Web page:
Rachna Shroff, MD: It is such an exciting space in cholangiocarcinoma in terms of drug development and focusing on novel therapeutics for these patients. It’s hard to summarize that. Obviously, everybody, anybody who treats the disease, as well as the patients, want immunotherapy to work in cholangiocarcinoma. Initial studies have been disappointing in terms of single-agent checkpoint inhibition with the KEYNOTE data that came out with pembrolizumab, for instance. This year at ASCO [the American Society for Clinical Oncology annual meeting], for instance, we’re seeing signalssuggesting that immunotherapy does have a role. There are the data out of Korea that are, again, looking at checkpoint inhibition. Granted, we know that’s a primarily Asian patient population and that is probably biologically a somewhat different population than say the patients we treat in the United States.
There were the data looking at nivolumab and ipilimumab, for instance. While the data were a little disappointing out of the University of Michigan, again it does suggest that we can and should be thinking about immunotherapy. The single-agent data with nivolumab out of Moffitt [Cancer Center], which were published recently, definitely piques everyone’s curiosity and raises eyebrows because it’s a higher response rate than we had seen, for instance, in other single-agent checkpoint studies. That being said, that was an investigator-assessed response as opposed to a centrally reviewed radiographic response.
The point is I think that there is a lot of excitement and enthusiasm to figure out how to make immunotherapy work, and I think all eyes are on the frontline studies. There’s a gemcitabine/cisplatin with nivolumab, there’s a gemcitabine/cisplatin with pembrolizumab, durvalumab. There’s a lot of interest. We’re keenly awaiting those data to see if perhaps there is a synergy when you use cytotoxic chemotherapy with checkpoint inhibitors since we’re not 100% sure that checkpoint inhibitors alone can work.
In terms of other areas of interest, I think of course as we use targeted therapies, we are seeing resistance emerge, and trying to understand how to approach FGFR2 [fibroblast growth factor receptor 2] resistance, for instance, given that we have so many drugs available, can we treat these patients sequentially? Are there mutations that we can follow on ctDNA [circulating tumor DNA], for instance, that could help guide that therapy? That’s an area of great interest to us as we’re treating these patients in the clinic and as these drugs become available. The infigratinib study that’s ongoing for patients who already received prior FGFR therapy is a really important piece to that puzzle.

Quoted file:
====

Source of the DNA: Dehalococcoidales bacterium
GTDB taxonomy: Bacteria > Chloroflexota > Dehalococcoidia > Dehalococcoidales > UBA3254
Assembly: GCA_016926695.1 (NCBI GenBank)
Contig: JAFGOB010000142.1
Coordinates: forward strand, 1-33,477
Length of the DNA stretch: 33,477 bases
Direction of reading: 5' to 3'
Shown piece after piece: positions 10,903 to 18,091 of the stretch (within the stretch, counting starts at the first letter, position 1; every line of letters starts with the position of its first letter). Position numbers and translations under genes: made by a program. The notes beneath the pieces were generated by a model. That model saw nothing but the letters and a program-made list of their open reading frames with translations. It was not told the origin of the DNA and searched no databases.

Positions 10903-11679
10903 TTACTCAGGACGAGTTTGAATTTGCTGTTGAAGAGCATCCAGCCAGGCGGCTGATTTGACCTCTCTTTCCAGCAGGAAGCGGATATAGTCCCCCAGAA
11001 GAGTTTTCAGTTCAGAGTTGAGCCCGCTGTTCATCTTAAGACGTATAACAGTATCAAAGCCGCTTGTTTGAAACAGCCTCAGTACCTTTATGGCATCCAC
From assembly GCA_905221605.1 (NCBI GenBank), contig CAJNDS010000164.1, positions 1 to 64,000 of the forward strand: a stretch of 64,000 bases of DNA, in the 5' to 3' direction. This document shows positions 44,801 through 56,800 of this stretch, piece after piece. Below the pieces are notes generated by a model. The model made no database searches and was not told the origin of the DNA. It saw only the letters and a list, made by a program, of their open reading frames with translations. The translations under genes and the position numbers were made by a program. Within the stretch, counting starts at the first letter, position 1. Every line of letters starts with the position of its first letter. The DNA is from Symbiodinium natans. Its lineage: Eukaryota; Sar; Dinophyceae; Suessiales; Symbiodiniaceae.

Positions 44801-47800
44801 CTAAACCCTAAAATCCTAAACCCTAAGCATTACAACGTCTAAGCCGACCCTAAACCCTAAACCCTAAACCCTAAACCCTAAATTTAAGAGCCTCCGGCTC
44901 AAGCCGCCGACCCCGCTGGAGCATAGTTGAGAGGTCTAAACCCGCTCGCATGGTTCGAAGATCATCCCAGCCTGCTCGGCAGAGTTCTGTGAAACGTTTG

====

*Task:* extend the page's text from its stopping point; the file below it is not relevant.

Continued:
I am a firm believer that cytotoxic chemotherapy is down but not out, if you want to call it that. My hope is that we can build on gemcitabine and cisplatin in the frontline setting or FOLFOX [folinic acid, fluorouracil, oxaliplatin] in the second-line setting. There are a lot of frontline studies right now that are looking at nucleoside analogues, like the NuCana [Plc] study, which is the nucleoside analogue similar to gemcitabine with cisplatin. There’s SWOG 1815, which is a randomized study that I am very interested in seeing the results on since I’m the national principal investigator, but it’s gemcitabine and cisplatin versus gemcitabine, cisplatin, and nab-paclitaxel, so a triplet chemotherapy regimen to see if we can augment response and survival in newly diagnosed patients. I think there’s a lot of work going on in a lot of different spaces, and I don’t doubt we’re going to have more drugs for our patients soon.
My advice to community oncologists when it comes to using targeted therapy in cholangiocarcinoma is first, there’s a role. I think educating everyone, not just community oncologists, but everyone about the role that targeted therapy can and should be playing in cholangiocarcinoma is really important. Number 1, is the importance of doing molecular profiling with next-generation sequencing on patients and doing that efficiently and right at the time of diagnosis, so that you could integrate what you learn from those reports into your algorithm for treating these patients.
The other advice I would say is that back when I first started treating this disease, it was slim pickings in terms of clinical trials being available for our patients. Now there are so many trials out there, and if a community oncologist doesn’t have a great idea after gemcitabine/cisplatin or even doesn’t have a great idea in a newly diagnosed patient, please refer them to an academic tertiary cancer center that has a robust clinical trial portfolio because we are absolutely moving the needle forward on these patients, and we’re doing our trials. My advice would be to collaborate with the experts in the field and help us continue to make progress.
Transcript edited for clarity.